Date of Graduation

2013

Document Type

Dissertation

Degree Name

Doctor of Education (Ed.D.)

Department/Program

Learning and Instruction

First Advisor

Xornam Apedoe

Second Advisor

Robert Burns

Third Advisor

Christopher Thomas

Abstract

There is concern in California community colleges about student success because persistence rates have decreased and graduation rates have declined. Basic skills students are underserved and underprepared, and their success rates are lower than traditional students. Nine California Community College Student Success Task Force recommendations were designed to increase basic skills student success.

In this quasi-experimental study three basic skills English instructors were trained on two of the six autonomy-supportive instruction strategies. The training design was based on characteristics of effective ASI interventions and addressed recommendations to improve community college basic skills instruction with professional development on research-based pedagogies. The purpose of this study was to describe the impact of instructors' use of autonomy supportive statements that nurtured students' inner motivational resources and that provided informational feedback on their students' perceived autonomy and engagement.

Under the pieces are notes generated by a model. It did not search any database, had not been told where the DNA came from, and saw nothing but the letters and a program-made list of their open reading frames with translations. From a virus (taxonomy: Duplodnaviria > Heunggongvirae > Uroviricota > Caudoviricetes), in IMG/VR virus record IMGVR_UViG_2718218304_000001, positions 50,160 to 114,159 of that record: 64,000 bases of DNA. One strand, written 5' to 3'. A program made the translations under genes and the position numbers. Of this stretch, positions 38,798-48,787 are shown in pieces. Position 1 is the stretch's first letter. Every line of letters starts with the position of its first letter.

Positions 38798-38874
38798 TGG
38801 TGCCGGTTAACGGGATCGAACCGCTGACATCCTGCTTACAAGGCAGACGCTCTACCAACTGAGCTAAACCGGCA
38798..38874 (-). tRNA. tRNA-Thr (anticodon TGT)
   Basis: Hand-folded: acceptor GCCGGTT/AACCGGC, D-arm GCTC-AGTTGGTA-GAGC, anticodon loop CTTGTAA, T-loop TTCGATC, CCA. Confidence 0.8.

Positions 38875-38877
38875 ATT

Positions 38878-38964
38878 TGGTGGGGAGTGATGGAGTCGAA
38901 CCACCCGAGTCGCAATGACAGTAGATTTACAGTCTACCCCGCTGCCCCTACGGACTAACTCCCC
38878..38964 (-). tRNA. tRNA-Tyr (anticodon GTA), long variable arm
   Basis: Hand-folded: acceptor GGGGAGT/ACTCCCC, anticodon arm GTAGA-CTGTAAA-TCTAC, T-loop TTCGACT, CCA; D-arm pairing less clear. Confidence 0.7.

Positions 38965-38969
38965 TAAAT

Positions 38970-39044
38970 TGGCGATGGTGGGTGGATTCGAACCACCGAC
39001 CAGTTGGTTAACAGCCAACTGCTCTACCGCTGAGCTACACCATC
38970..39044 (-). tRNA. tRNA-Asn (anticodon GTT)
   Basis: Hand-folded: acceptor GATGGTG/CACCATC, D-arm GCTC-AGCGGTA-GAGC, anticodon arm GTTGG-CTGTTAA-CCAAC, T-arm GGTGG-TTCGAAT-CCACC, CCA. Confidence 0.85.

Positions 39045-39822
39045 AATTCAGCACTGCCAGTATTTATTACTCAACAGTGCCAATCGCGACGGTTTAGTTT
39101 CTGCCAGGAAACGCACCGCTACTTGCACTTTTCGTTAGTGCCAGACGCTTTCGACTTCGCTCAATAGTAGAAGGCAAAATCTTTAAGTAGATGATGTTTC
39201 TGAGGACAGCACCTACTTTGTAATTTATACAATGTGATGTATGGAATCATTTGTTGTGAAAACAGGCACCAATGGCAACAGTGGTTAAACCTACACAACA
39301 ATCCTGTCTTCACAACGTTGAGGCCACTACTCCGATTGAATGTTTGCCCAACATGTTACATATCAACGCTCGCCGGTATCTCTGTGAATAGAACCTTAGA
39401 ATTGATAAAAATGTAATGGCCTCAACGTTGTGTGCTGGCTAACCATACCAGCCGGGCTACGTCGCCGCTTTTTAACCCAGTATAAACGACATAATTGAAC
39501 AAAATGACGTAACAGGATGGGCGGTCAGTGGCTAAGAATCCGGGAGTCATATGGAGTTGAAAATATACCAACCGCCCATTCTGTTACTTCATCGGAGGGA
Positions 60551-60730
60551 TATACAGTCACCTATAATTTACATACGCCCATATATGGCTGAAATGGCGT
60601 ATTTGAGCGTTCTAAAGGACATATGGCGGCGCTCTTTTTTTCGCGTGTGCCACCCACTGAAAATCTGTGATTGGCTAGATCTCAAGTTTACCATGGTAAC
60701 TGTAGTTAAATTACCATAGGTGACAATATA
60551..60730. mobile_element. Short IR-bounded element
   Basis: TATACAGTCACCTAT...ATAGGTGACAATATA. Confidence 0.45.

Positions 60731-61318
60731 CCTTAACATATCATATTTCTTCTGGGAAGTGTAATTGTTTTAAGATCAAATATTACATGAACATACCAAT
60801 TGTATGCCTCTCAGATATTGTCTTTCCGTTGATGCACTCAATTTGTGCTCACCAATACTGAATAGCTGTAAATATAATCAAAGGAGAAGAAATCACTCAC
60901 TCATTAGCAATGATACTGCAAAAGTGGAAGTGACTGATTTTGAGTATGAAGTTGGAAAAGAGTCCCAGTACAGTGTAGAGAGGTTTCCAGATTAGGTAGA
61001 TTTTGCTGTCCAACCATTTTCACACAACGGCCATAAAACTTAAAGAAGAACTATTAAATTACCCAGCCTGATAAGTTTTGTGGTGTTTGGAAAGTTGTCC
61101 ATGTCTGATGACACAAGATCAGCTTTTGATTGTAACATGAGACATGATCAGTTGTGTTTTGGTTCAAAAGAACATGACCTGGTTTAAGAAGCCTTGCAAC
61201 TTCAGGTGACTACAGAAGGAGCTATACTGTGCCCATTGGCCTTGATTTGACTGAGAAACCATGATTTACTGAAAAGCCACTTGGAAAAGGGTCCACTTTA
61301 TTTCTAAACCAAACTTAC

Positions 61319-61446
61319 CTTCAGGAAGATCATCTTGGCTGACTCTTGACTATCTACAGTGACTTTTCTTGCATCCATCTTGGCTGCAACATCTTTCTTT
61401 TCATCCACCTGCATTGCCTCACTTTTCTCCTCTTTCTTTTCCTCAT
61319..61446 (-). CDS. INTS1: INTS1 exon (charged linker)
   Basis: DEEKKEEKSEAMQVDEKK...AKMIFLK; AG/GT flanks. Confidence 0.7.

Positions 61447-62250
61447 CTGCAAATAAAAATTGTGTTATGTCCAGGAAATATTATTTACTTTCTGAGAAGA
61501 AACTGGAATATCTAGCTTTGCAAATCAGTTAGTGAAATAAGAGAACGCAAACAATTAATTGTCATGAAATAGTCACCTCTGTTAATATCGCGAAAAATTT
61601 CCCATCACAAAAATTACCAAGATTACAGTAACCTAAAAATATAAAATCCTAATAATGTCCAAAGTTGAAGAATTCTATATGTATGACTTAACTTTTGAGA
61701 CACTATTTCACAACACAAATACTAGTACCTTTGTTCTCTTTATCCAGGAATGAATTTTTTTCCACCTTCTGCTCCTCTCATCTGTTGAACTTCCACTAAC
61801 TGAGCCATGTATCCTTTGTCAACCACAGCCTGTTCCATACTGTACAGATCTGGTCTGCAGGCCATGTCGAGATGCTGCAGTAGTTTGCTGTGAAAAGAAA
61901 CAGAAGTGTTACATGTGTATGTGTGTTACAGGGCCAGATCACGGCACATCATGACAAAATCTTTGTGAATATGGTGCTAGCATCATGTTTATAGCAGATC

Instructors attended a training session and two coaching sessions facilitated using ASI strategies. Data to measure instructors' autonomy orientation were collected using a slightly modified Problems in Schools questionnaire and transcriptions of instructors comments during classroom instruction, that were coded on the ASI Observation Coding Guide, a new instrument based on the literature. Student autonomy and engagement was measured with a new instrument, the Student Learning Survey that combined autonomy items from the Learning Climate Questionnaire and classroom engagement items from the National Survey of Student Engagement. Results were compared between groups and across measurement times for control and treatment groups.

Results showed that treatment instructors increased use of autonomy supportive statements and decreased use of controlling statements. Students reported higher perceived autonomy and increased engagement immediately following treatment, compared to pretest, but perceptions returned to pretest levels at the maintenance measure 3 weeks after posttest. Limitations were related the small population of instructors and a small student sample with missing data due to inconsistent classroom attendance. Suggestions for future research include replicating this study with a larger sample, providing scaffolds for faculty to sustain their provision of autonomy during maintenance, and providing an internet-based student survey available over a short amount of time to reduce the amount of missing student data.

Included in

Education Commons

Share

COinS